How to Shorten a Watch Chain

by Sebastian Malysa ; Updated September 28, 2017

Watches are sold with a long wrist band because it's easier to remove links and store them as spares than it is to order new ones and expand the band. Many of us have purchased a watch or received one as a gift and found it to be too large. Shortening a watch chain requires a few common tools and a bit of precision. Getting the length just right takes only a few minutes, and you can finally wear your watch comfortably.

Put the watch on your wrist. Pinch the band with the opposite hand until it fits comfortably. Count how many links are pinched to get a clear idea of how many links require removal.

Take the watch off and place it on its side on a flat working surface. Locate the links near the clasp that have tiny holes. These links are safe to remove.

Insert a small push pin into the tiny hole of the link you need to remove. Firmly press the pin into the hole until the link bar begins to come out of the opposite end.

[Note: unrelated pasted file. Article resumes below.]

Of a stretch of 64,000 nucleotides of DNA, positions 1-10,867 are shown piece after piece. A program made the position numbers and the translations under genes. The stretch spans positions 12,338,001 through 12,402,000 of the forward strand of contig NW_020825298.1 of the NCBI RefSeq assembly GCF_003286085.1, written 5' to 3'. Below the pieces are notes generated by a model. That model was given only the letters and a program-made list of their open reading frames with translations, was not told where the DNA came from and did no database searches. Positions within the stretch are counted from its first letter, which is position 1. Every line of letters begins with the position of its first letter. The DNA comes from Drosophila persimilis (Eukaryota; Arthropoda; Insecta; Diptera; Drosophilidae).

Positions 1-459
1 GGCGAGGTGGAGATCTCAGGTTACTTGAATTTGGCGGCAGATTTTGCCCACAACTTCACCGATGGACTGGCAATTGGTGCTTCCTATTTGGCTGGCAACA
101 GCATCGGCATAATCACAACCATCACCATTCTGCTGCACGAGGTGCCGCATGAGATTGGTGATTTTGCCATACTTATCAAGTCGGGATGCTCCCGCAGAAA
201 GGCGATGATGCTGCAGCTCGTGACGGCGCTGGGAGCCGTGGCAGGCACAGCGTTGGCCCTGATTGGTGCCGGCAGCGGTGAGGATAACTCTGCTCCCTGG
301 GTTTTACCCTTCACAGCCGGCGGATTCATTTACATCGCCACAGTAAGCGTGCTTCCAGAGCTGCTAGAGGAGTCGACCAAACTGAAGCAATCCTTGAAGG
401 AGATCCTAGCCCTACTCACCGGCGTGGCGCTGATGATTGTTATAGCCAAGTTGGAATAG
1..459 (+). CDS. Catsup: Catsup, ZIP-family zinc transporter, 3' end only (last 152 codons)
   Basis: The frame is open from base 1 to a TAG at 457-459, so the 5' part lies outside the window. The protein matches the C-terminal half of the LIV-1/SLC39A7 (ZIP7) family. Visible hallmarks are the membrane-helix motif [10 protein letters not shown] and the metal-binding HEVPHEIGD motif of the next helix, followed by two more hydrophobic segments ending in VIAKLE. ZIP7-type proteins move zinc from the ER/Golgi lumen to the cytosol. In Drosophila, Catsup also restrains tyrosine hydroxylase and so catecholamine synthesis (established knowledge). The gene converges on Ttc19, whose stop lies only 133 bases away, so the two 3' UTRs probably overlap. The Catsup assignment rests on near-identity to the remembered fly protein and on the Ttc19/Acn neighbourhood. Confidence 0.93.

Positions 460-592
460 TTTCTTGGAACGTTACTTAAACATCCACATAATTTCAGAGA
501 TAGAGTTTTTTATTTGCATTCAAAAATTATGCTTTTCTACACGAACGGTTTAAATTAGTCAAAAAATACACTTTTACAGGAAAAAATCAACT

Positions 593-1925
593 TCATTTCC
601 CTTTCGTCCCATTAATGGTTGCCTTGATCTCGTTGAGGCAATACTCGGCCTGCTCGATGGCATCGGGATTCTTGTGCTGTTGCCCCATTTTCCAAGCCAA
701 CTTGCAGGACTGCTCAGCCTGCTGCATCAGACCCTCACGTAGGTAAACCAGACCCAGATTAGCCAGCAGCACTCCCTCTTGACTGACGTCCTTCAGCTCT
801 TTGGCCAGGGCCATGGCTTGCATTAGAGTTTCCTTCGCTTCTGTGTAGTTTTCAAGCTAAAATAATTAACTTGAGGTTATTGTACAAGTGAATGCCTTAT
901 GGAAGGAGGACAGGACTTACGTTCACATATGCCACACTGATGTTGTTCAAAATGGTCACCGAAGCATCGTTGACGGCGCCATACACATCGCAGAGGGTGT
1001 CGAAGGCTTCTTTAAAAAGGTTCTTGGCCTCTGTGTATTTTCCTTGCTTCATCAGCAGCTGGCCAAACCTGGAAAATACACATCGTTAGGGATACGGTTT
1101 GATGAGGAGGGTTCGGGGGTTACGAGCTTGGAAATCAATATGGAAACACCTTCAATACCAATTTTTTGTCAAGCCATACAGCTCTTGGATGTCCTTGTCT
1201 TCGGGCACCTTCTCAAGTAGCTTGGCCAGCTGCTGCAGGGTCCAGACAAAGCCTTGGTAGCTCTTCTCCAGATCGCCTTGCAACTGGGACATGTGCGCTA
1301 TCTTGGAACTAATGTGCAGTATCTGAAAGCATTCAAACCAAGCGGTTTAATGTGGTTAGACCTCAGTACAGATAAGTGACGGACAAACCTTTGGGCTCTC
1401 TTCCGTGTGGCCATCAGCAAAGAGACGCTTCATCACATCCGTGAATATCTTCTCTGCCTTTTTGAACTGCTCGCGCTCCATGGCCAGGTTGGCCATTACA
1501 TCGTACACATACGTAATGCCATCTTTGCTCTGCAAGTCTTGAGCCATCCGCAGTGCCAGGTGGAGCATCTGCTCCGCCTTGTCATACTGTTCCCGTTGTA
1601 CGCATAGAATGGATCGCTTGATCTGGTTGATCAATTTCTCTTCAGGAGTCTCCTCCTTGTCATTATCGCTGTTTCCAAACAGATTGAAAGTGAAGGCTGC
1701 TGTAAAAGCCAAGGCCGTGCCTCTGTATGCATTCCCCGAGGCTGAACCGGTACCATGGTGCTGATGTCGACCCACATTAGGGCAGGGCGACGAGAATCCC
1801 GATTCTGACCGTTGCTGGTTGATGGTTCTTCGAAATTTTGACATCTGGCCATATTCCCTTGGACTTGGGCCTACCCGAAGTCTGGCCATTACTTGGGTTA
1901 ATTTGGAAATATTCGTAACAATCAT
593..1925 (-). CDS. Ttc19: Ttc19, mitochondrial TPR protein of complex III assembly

Grasp the link bar with needle nose pliers and pull it out of the hole entirely to separate the link from the watch band. Repeat steps three and four for any additional links that need removal.

Join the clasp and link band together between the area where the links have been removed. Insert a link bar into the hole and fully push it down. Gently tap the bar down with a small hammer if pushing it down is too hard.


  • For the best results, remove an even amount of links from both sides of the clasp so that the watch will rest centered on your wrist.

    Leave enough space between the watch band and your wrist to account for wrist swelling during hot summer days and exercise.

    Store the removed links and link bars in a safe place in case you need to expand your watch in the future.

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About the Author

Based in Victoria, British Columbia, Sebastian Malysa began his writing career in 2010. His work focuses on the general arts and appears on Answerbag and eHow. He has won a number of academic awards, most notably the CTV Award for best proposed documentary film. He holds a Master of Arts in contemporary disability theater from the University of Victoria.